• Herbes de Provence: A mixture of thyme, marjoram, savory, and other herbs, but it’s the dried lavender that gives this blend its unique flavor profile. Pairs well with poultry, soups, and sauces.
  • Green Anise: Very sweet and aromatic, with a licorice-like flavor. Used as often in savory dishes with seafood or poultry as in sweet pastries and desserts. An essential herb for many French and Moroccan dishes.
  • Yellow Mustard Seeds: The most commonly used mustard seed. Used in pickling, sausage-making, and boiled vegetable dishes such as cabbage.
  • Berbere Pepper: A melange of spices made with chile pepper, ginger, cardamom, nutmeg, fenugreek, and garlic. Sort of a cross between a spicy paprika and a curry, it’s commonly used in Ethiopian cuisine.

 
Thanks for reading, see you soon!
Rachel

and
Steve Winston and Sharon Baden
Owners, Paris Grocery

Paris Grocery News 2/2 Wednesday, Feb 2 2011 

Bright, chilly wines for bright, chilly days.

Wine @ PG

Looking to some whites and a sparkling to lighten the mid-winter stretch.

Chidaine Touraine 2009 ($16.99)

This is a perfectly executed and endlessly refreshing Sauvignon Blanc. Very aromatic, with fresh citrus notes, it has a chalky texture and a brilliant minerality. It drinks well above its mid-teen price point, rivaling some Sancerres. With the hints of sunshine, we’re starting to look more to crisp whites, and this is one of our favorites. Pair with Le Chevrot.

Domaine Pierre Sparr Marquis de Perlade ($9.99)

Made in the traditional method, this sparkling wine is ideal for festive gatherings.  It is a blend of Pinot Blanc, Chenin Blanc, Macabeu, and Chardonnay from the wonderful Alsatian producer Pierre Sparr.  Crisp, with lovely notes of green apple and a touch of honey and toast, this sparkling wine complements cheese platters, fruit and nuts beautifully.  It’s also a super value! Pair with Chaource.

Domaine de l’Idylle “Cruet” Vin de Savoie 2009 ($11.99)

Savoy is a region better known for its landscapes and cheeses than its wines, and that’s a crying shame. Just west of Burgundy, in a cool climate with steep terrain, grow a range of rare grapes, aromatic and bright. Domaine de l’Idylle has been making wines in the village of Cruet since 1840. This one is 100% Jacquère, a native variety that is vivacious and fragrant. Exuding pear, citrus, and floral notes, with bursts of green apple and minerality. The short period of sur lie aging gives a nice complexity and sleek body. A perfect foil to the richness of fondue and raclette, it also makes a wonderful choice for Kir (white wine with crème de cassis). Pair with Raclette.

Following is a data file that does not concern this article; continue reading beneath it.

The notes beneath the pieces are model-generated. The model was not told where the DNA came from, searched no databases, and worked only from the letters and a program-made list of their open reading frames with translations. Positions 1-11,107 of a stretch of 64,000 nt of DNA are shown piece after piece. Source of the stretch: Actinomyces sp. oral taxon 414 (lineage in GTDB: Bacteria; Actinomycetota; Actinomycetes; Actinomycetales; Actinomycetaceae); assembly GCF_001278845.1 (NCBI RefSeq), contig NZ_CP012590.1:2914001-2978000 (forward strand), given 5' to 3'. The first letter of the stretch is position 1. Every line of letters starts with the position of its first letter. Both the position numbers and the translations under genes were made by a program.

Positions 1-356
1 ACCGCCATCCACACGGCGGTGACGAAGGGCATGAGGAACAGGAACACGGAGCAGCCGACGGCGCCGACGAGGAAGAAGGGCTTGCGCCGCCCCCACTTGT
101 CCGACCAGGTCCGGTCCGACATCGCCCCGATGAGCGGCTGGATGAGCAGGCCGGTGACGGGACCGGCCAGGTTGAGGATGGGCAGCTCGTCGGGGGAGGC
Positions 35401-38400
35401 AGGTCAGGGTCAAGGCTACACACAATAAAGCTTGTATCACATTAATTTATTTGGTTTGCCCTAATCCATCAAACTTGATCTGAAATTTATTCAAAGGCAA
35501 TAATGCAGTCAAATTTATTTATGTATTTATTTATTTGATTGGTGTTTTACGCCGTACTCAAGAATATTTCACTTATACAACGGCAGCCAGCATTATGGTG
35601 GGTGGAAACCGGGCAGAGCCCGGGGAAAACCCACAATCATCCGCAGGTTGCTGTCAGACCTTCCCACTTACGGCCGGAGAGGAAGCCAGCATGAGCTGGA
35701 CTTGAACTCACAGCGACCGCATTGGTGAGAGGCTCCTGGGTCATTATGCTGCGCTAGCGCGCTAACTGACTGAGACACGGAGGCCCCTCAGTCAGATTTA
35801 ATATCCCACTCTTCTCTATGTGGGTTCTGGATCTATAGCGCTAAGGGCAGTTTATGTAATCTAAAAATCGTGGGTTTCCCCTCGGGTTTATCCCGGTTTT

Cheese @ PG

Old favorites, back in stock.

Le Chevrot

Try this full-flavored goat cheese with a Loire Valley white. Le Chevrot is produced in the Poitou region. It’s wonderfully “wrinkly” rind is fully edible, and the interior is creamy. Le Chevrot displays sweet, nutty flavors with a zesty, almost lime-like finish. ($11.99)

Chaource

The ultimate party cheese! This triple cream cow’s milk cheese from the Champagne region has a slightly fruity taste and a melt-in-the-mouth texture. Creamy and buttery, it’s amazing when paired with sparkling wine. ($11.99/each)

Raclette

This is an incredible value! A raw cow’s milk cheese with a supple texture and a full, beefy flavor. Even better when melted to make the traditional warm-you-up dish, raclette savoyarde. ($12.99/lb)

Craves @ PG

J'adore le saucisson.

We love products from Fabrique Delices because you know you’re getting a minimally processed product made without artificial ingredients. Rosette de Lyon is a dry salami made with all-natural pork raised with no antibiotics, no added hormones, and 100% vegetarian feeds. Slice it roughly and snack on it with some crusty baguette, hard cheeses, and olives or pickles. Francois, one of our wine reps, knows this is the real deal, Lyon-style saucisson, and he always grabs one or two when dropping by with wines for us to try.

Gifted @ PG

All dressed up and nowhere to go (thankfully).

This week’s suggestion for a Valentine’s Day gift: make your sweetheart dinner, and make it in 10 minutes. We love this black and white bowtie pasta from Donne del Grano; it’s an artisanal durum wheat pasta that looks as good as it tastes. For sauce, we prefer San Marzano arrabiatta sauce, because a little spice never hurt anybody.

 

Thanks for reading, see you soon!
Rachel

and
Steve Winston and Sharon Baden
Owners, Paris Grocery